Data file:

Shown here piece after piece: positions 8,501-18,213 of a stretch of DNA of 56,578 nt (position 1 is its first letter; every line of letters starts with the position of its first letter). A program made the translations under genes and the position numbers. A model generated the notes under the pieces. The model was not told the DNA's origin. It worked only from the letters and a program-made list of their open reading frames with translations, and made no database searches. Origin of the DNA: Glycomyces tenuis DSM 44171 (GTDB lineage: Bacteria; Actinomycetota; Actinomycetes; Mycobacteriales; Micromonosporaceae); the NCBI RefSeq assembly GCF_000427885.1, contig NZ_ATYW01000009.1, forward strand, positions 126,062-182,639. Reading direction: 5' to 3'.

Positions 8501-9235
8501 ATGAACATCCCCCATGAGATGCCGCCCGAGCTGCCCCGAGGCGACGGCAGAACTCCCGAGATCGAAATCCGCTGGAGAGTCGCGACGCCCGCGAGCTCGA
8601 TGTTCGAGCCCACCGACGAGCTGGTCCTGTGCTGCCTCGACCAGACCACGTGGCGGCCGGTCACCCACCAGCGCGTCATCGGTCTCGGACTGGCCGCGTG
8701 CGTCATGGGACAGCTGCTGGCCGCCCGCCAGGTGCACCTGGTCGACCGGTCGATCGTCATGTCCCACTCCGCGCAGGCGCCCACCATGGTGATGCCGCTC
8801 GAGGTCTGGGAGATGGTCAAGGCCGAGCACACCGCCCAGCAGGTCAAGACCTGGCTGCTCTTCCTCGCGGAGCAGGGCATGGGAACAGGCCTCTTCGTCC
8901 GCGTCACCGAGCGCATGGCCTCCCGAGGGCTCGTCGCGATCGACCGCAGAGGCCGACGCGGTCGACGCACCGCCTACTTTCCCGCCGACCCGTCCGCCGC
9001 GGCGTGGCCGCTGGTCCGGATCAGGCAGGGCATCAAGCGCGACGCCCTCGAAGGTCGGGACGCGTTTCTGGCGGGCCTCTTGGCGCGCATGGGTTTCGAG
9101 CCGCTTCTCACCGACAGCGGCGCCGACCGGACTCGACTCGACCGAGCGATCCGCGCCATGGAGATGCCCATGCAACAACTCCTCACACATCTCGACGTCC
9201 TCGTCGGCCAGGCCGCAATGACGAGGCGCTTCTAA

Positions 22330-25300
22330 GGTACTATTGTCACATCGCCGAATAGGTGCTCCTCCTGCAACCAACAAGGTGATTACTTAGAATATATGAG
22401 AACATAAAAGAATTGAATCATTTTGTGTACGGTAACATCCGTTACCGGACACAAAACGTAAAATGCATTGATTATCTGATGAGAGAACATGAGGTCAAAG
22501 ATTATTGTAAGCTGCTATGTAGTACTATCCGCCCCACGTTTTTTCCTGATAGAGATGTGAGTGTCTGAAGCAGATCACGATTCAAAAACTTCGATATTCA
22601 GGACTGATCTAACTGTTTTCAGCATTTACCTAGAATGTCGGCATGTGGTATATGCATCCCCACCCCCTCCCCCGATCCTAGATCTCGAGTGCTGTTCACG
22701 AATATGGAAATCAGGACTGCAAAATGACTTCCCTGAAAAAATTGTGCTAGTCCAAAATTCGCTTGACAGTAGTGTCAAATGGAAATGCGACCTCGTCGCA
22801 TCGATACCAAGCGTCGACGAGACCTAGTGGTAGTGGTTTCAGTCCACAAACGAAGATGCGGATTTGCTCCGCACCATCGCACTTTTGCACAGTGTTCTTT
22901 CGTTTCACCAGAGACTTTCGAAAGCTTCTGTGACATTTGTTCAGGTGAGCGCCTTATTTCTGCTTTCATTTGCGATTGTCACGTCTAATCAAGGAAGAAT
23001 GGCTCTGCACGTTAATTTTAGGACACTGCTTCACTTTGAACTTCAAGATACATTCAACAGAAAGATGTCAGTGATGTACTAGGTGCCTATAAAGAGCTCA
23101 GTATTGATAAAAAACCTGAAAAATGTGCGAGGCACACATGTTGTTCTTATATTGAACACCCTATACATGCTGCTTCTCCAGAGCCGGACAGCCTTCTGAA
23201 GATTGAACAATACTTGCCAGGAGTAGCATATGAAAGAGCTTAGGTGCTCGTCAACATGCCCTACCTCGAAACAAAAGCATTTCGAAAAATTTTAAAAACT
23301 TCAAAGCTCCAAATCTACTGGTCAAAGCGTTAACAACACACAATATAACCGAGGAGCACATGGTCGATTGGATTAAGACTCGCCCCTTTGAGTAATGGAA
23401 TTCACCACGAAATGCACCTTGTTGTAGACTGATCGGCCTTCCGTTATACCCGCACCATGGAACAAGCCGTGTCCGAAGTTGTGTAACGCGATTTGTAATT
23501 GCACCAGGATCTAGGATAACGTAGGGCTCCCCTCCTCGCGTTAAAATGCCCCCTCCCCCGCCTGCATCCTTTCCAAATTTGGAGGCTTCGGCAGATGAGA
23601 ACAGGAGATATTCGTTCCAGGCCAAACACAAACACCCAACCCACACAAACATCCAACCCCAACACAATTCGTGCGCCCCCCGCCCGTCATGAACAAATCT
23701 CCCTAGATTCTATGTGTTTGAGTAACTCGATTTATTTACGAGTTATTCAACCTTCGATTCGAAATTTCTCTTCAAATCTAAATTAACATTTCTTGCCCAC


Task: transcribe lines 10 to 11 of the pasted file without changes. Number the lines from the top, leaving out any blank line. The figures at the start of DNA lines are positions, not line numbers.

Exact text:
9201 TCGTCGGCCAGGCCGCAATGACGAGGCGCTTCTAA

Positions 22330-25300